Many couples wonder about the difference between simply living together and entering into a common law or “common-law” marriage. Common law marriage takes place when you don’t get a license or go through a recognized ceremony, but live together as if married. You are also public that your relationship is that of husband and wife.
Sounds complicated? Here’s some clarification.
In Colorado, you are common law married if:
1. You live together (“cohabit”) in Colorado or in another state that recognizes common law marriage while “holding yourselves out” as married. (It doesn’t matter for how long. You act as though you are married, with the intention of being (not getting) married. For instance, you introduce each other as wife and husband, use the same last name, hold joint bank or mortgage accounts or file married/joint income tax returns; and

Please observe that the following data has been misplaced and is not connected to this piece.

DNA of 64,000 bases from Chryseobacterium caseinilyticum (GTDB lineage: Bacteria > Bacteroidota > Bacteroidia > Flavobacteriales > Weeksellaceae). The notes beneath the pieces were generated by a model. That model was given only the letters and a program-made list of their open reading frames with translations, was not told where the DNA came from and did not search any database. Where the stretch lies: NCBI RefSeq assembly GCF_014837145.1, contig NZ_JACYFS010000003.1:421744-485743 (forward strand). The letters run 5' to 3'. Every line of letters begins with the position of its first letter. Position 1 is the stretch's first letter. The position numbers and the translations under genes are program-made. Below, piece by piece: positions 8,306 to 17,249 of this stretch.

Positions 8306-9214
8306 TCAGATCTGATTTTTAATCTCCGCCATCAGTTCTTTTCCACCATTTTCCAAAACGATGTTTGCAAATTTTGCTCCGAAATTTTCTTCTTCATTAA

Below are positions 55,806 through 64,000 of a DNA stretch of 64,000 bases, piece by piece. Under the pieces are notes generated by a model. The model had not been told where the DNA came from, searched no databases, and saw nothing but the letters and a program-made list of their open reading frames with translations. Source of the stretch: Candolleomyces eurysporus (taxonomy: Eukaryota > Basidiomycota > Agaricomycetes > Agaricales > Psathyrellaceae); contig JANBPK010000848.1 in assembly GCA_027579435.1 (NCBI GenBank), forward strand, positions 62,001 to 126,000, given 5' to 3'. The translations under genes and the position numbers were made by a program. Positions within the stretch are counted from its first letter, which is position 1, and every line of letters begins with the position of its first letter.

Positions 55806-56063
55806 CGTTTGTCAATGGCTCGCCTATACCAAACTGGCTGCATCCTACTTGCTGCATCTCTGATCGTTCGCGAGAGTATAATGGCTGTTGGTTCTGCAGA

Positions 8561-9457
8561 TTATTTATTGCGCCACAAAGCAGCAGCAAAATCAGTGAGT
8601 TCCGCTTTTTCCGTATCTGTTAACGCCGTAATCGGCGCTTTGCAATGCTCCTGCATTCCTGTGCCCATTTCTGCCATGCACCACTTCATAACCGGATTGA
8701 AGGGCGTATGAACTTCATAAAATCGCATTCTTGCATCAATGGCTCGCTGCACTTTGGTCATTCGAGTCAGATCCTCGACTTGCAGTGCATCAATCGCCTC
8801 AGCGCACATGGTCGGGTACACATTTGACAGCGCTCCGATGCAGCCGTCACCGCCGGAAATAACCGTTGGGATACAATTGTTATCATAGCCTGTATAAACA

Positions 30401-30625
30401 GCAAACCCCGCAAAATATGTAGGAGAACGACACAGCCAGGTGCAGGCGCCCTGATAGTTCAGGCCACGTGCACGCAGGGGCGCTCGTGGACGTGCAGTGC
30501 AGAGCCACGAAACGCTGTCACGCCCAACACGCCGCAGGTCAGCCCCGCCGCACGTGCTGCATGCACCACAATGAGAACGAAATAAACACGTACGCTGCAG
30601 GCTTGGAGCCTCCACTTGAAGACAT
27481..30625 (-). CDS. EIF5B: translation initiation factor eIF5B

2. Neither of you is married to someone else during this time, either by a marriage license and a ceremony (called a statutory marriage) or by common law; and
3. Both of you are at least 18 years old. A common law marriage entered into before September 1, 2006, has no age requirement.
Engaged and living together?
If you introduce each other as fiancées, partners, or some other term other than “husband”, “wife”, or “spouse”, and talk about getting married some day, or never talk about it, then you are not common law married no matter how long you live together.
Common law divorce?
Although the state of Colorado recognizes common law marriage, the state does not provide for common law divorce. If you are common law married and you want a divorce or legal separation, you can only obtain it from the court.
For more information about dissolving a common law marriage, check out the “Friendly Divorce Guidebook for Colorado” by M. Arden Hauer, MA, JD
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